N.C. Man Pleads Guilty to Illegal Bass Fishing

     (CN) – A North Carolina fisherman pleaded guilty Monday to the illegal harvest and sale of Atlantic striped bass in federal waters in 2010.
     The Justice Department said the charges against Dewey Willis Jr. of Newport, N.C., stemmed from an multi-defendant investigation involving 13 other commercial fishermen.
     As described in a written notice of Willis’s pleas, the National Oceanic and Atmospheric Administration received a tip regarding the fishermen’s alleged illegal activities involving striped bass, and directed the U.S. Coast Guard to board the fishing vessel Lady Samaira in February 2010.
     Willis and the other fishermen onboard were charged with violating the Lacey Act, a federal law that prohibits individuals from transporting, selling or buying fish and wildlife harvested illegally.
     Additionally, Willis, along with 11 of these fishermen, also has been charged with filing false reports in connection with the illegally harvested fish.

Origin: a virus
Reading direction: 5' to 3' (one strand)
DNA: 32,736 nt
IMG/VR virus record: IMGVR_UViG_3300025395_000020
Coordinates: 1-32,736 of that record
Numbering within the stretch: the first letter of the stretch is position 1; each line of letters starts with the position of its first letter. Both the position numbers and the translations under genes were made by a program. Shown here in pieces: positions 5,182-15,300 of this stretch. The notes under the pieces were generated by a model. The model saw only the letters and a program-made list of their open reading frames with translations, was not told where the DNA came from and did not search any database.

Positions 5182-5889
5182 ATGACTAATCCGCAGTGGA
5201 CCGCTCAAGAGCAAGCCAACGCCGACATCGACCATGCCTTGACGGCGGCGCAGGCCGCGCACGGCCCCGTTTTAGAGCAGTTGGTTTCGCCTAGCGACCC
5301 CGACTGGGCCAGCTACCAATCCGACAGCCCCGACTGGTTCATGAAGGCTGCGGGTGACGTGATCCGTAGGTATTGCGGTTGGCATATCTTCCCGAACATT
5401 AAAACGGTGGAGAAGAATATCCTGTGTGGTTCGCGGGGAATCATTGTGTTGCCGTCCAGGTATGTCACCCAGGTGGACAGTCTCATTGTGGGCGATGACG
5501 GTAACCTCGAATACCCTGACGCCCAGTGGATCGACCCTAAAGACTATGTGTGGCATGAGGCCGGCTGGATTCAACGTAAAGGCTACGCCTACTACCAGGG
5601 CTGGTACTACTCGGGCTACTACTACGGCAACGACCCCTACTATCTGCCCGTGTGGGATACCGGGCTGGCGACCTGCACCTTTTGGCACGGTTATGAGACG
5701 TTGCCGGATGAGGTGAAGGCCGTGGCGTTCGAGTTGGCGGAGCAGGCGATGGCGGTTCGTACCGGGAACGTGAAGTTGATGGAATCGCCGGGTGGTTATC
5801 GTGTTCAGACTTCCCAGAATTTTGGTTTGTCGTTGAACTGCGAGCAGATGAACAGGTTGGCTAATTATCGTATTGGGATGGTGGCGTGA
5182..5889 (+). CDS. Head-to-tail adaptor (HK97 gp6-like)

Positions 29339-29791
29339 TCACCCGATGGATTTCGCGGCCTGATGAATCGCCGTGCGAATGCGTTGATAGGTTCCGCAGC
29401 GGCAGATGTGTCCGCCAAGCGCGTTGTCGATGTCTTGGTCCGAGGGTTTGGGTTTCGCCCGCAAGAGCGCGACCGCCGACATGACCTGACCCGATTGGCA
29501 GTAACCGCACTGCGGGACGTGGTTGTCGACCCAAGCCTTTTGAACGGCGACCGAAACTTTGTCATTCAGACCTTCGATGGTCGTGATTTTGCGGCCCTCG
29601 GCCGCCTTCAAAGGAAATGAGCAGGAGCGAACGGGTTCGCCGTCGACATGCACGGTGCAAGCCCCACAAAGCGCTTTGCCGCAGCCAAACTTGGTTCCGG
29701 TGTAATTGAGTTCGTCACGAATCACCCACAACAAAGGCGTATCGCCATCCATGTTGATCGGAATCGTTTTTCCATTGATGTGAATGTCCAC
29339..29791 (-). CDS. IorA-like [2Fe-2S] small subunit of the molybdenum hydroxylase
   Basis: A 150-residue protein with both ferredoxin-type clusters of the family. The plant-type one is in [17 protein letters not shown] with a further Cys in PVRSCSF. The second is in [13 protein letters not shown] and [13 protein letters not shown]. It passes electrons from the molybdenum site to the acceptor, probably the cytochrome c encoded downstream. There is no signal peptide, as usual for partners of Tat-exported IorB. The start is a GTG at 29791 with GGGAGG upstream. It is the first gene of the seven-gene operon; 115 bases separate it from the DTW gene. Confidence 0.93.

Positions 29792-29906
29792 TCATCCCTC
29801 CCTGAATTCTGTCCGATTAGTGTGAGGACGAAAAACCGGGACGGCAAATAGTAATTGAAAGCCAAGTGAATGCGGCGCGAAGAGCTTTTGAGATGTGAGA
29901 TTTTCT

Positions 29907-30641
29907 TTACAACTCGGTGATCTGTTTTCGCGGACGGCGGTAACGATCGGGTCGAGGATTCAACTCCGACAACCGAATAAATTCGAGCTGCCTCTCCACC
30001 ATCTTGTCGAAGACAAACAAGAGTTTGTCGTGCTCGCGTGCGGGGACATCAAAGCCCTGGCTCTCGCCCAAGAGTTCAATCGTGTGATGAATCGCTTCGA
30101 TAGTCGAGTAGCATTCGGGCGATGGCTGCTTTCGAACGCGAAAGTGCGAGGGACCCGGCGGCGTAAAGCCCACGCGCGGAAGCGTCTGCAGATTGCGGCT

Willis’s indictment said he transported and sold Atlantic striped bass, knowing that they were unlawfully harvested from federal waters off the coast of North Carolina.
     In an effort to hide his illegal fishing activities, Willis, falsely reported harvesting these fish from state waters, where it would have been legal, the government said.
     Now that he was entered a guilty plea, Willis faces a maximum sentence of five years in prison and a $250,000 fine.
     A sentencing hearing has been scheduled for Dec. 12.
     Under federal law, Atlantic striped bass may not be harvested from or possessed in federal waters. This ban on fishing for Atlantic striped bass in federal waters has been in place since 1990 due to drastic declines of the stock that occurred in the 1970’s.
     North Carolina allows fishermen to harvest fish from state waters, but often limits fishermen to no more than 100 fish per fishing trip.
     Commercial fishermen are required to report on a fishing vessel trip report the fish harvested from state waters; that report is then submitted to NOAA’s National Marine Fisheries Service. NOAA uses the information on this report to assess the fishery and its sustainability throughout the eastern seaboard.

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